Make it a Double: LOGAN & SCOOP

Based on audience and critical reaction, Logan has not just redeemed its central character from a pair of previous lackluster solo movie outings, but it has virtually rewritten the comic book movie as well thanks to the strength of its story and director James Mangold’s overall approach.

The film shows Jackman in top form in what will surely remain his most iconic role. The actor has always embodied the character of Wolverine so expertly that it’s oftentimes hard to imagine him as any character that isn’t a variation on the classic comic book mutant. However, Jackman is first and foremost an accomplished actor adept at playing any genre or character thrown his way, even if that character is a suspected serial killer in a Woody Allen comedy called Scoop.

Released in 2006, Scoop Stars Scarlett Johansson as Sondra Pransky, an American journalism student visiting friends in London. When she attends a magic show featuring The Great Splendini/aka Sidney Waterman (Allen), Sondra is pulled up on stage to participate in a disappearing act. During the trick, Sondra is visited by the ghost of the recently-deceased Joe Strombel (Ian McShane), a well-respected newspaper reporter who has gotten a tip from a credible source that well-to-do businessman Peter Lyman (Jackman) is the prostitute-murdering individual known to the police and the public as “The Tarot Card Killer.” Using Joe’s tip, Sondra enlists Sidney’s help in discovering whether the charismatic Peter is really a murderer.

Being an Allen flick, Scoop is loaded with much of that classic Woody dialogue his fans have come to know and love, which the actor/writer/director is quick to spout, regardless of whatever scene he’s in. When asked by a guest at a party Peter is giving what faith Sidney is, he says: “I was born into the Hebrew persuasion, but when I got older I converted to narcissism.” Every joke in the film is classic Woody, from Sidney’s argument of not having children because they eventually grow up and “accuse you of having Alzheimer’s,” to the scene where Sondra exclaims: “This guy is a serial killer! He could just kill at any moment,” to which Sidney replies: “Yeah, I heard that part. That’s when I knew I was gonna make other plans.” And yet there are a number of subtle moments where the traditional Allen formula is turned on his head, such as when Sondra spontaneously enlists Sidney’s help on the spot by referring to him as “Dad” in front of Peter. “Dad,” Sidney asks, looking around with a stunned face as Allen finally acknowledges to critics and audiences that he’s accepted the fact that even he thinks he’s too old to be romancing younger leading ladies.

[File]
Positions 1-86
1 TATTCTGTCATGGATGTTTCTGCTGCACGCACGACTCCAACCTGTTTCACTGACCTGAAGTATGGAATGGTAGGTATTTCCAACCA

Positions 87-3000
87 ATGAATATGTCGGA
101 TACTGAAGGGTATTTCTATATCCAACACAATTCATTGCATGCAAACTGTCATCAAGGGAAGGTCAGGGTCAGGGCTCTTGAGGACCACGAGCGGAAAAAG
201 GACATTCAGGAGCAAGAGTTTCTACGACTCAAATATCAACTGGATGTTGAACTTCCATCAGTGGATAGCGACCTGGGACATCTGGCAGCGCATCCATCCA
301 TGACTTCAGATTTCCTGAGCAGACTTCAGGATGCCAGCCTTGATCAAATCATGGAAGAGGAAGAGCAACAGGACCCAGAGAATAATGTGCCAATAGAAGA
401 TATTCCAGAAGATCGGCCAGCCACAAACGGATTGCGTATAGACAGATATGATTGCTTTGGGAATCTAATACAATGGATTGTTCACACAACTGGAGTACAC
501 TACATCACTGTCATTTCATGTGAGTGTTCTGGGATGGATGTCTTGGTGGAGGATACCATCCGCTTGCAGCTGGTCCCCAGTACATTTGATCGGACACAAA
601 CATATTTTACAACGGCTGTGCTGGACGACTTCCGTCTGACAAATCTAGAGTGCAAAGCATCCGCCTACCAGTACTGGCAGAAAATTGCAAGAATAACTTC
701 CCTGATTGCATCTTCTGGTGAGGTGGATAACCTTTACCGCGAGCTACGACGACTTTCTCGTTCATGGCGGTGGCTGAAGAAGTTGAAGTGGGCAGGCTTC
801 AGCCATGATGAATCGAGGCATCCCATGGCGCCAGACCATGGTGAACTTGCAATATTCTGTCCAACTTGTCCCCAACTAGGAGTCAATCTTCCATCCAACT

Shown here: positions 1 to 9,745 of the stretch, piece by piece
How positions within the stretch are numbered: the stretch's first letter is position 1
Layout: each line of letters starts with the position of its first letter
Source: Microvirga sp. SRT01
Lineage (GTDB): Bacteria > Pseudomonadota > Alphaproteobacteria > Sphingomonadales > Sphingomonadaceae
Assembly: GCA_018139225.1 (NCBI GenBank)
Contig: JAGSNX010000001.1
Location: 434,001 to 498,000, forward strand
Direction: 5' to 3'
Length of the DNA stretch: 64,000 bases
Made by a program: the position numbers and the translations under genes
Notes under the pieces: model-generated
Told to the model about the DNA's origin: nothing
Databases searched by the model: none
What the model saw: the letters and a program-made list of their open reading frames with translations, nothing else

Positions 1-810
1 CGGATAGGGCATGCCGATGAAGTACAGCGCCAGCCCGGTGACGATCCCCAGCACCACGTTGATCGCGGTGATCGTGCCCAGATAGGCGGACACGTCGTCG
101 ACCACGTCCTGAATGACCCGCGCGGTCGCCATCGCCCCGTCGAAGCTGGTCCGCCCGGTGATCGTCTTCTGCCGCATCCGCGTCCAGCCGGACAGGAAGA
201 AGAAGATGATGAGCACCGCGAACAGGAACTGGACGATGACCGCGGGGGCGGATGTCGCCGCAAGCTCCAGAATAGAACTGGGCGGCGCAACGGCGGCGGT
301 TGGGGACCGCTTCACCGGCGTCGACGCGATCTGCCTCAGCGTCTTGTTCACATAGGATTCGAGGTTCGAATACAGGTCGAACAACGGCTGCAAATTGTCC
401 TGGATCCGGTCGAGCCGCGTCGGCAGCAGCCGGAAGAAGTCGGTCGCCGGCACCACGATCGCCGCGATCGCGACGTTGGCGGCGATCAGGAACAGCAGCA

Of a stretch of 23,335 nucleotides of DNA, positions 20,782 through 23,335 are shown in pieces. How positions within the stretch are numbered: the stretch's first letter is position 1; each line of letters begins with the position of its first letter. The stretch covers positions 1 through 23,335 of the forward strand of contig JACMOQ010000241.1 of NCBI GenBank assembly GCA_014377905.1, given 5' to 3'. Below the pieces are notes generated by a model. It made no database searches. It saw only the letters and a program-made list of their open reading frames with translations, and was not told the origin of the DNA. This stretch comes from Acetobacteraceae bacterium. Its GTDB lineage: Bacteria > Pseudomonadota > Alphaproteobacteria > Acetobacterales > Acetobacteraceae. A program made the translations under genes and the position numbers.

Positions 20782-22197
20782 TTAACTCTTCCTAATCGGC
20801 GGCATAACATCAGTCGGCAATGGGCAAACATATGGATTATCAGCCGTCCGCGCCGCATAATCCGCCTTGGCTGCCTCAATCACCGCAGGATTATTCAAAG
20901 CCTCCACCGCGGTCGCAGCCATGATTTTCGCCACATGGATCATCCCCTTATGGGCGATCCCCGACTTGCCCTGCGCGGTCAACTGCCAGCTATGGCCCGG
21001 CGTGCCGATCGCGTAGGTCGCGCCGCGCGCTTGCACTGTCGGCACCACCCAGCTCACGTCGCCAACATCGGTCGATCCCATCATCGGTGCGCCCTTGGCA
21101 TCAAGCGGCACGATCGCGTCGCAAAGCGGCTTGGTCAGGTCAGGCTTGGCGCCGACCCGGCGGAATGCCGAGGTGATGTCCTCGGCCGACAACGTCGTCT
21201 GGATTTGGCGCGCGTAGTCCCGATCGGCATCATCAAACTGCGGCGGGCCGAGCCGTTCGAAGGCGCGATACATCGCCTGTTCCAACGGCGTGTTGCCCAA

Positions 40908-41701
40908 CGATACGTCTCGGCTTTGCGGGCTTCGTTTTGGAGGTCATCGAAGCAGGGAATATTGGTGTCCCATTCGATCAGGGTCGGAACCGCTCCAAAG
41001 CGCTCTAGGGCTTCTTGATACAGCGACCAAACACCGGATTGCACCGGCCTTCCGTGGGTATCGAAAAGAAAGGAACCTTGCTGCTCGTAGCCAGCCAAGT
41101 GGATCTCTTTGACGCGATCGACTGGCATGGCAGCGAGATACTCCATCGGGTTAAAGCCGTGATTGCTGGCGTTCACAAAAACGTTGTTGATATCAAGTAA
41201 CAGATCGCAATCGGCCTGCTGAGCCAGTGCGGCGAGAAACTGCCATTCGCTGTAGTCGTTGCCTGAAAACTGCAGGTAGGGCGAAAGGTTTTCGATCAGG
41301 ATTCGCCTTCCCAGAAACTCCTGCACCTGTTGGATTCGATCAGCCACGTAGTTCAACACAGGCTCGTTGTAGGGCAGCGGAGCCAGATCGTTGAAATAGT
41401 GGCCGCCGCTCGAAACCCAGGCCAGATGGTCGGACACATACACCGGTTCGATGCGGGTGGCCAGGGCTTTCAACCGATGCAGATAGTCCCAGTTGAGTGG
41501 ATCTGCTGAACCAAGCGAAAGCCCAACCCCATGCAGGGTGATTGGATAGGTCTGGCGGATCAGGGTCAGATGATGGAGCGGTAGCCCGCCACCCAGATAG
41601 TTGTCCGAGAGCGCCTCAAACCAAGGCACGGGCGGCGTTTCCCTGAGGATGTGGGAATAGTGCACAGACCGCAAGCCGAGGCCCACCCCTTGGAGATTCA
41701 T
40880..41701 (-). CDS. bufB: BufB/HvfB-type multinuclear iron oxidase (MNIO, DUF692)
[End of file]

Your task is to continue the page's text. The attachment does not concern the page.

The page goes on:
What ultimately makes Scoop so appealing however is that it gives Allen a rare, yet always welcome, chance to delve into the world of magical realism. Each time Allen decides to tell a story grounded in reality, yet infused with an otherworldliness, the results are never anything less than enchanting. Previously lauded Allen efforts like The Purple Rose of Cairo and Alice blended fantasy and reality in the most seamless of ways, all the while touching on themes of desire and destiny. The tone in Scoop is vastly different, yet Allen still treats the surrealist aspects as if they’re just another part of life. It’s for that reason that Sondra and Sidney don’t contact psychics or see a doctor after being visited by Joe. Instead, they embark on a lighthearted mission to capture a serial killer at a dead man’s insistence. While Scoop’s type of magical realism may not be as profound as the previously mentioned films, it still carries with it a delightful, uncomplicated, self-contained whimsy noticeably absent from most 21st century cinema.

Performance-wise, Allen unsurprisingly does Allen, which you either love or you don’t. He manages a great rapport with Johansson and the pair share such an easy, natural chemistry, making for an unconventional buddy team that works from scene to scene. As the film’s leading lady, Johansson avoids falling into the trap of being a re-worked version of Allen and makes Sondra her own creation, exercising a sorely underused comedic talent in the process. Jackman for his part his little to do but come across as charming, yet manages to give off different variations on charming mixed with an accessibility. Finally, McShane may have the film’s most low-key role, yet acquits himself well while turns by Romola Garai as Sondra’s friend and Charles Dance as a newspaper editor help move things along.

Released straight after the Woodman’s resurgence following the critical and box-office success of Match Point, Scoop was given a somewhat chilly response from critics who, at best, thought the film was a pleasant, if forgettable diversion. While the relatively inexpensive film made a healthy profit at the box-office, the release a couple of years later of the much more successful Vicky Cristina Barcelona further pushed Scoop into Woody Allen obscurity where it remains to this day.

As a Woody Allen apologist, I am the first to defend many of the director’s later efforts, Scoop included. Sure, the film may not be on the same level as Hannah and Her Sisters or Midnight in Paris. The same could be said for a number of other titles like Celebrity, Anything Else or You Will Meet a Tall, Dark Stranger. However Allen is a filmmaker who, for better or worse, with such a distinct voice, that he has only ever been competing with himself. If that’s the case, certainly a man who has crafted more than his share of classics in an unmatched career is allowed to tell the stories he wants, regardless of reception. In this age of hyperbole where any film that isn’t great is deemed not worth our time, it’s important to remember that a film labeled as simply good, is never a small achievement.

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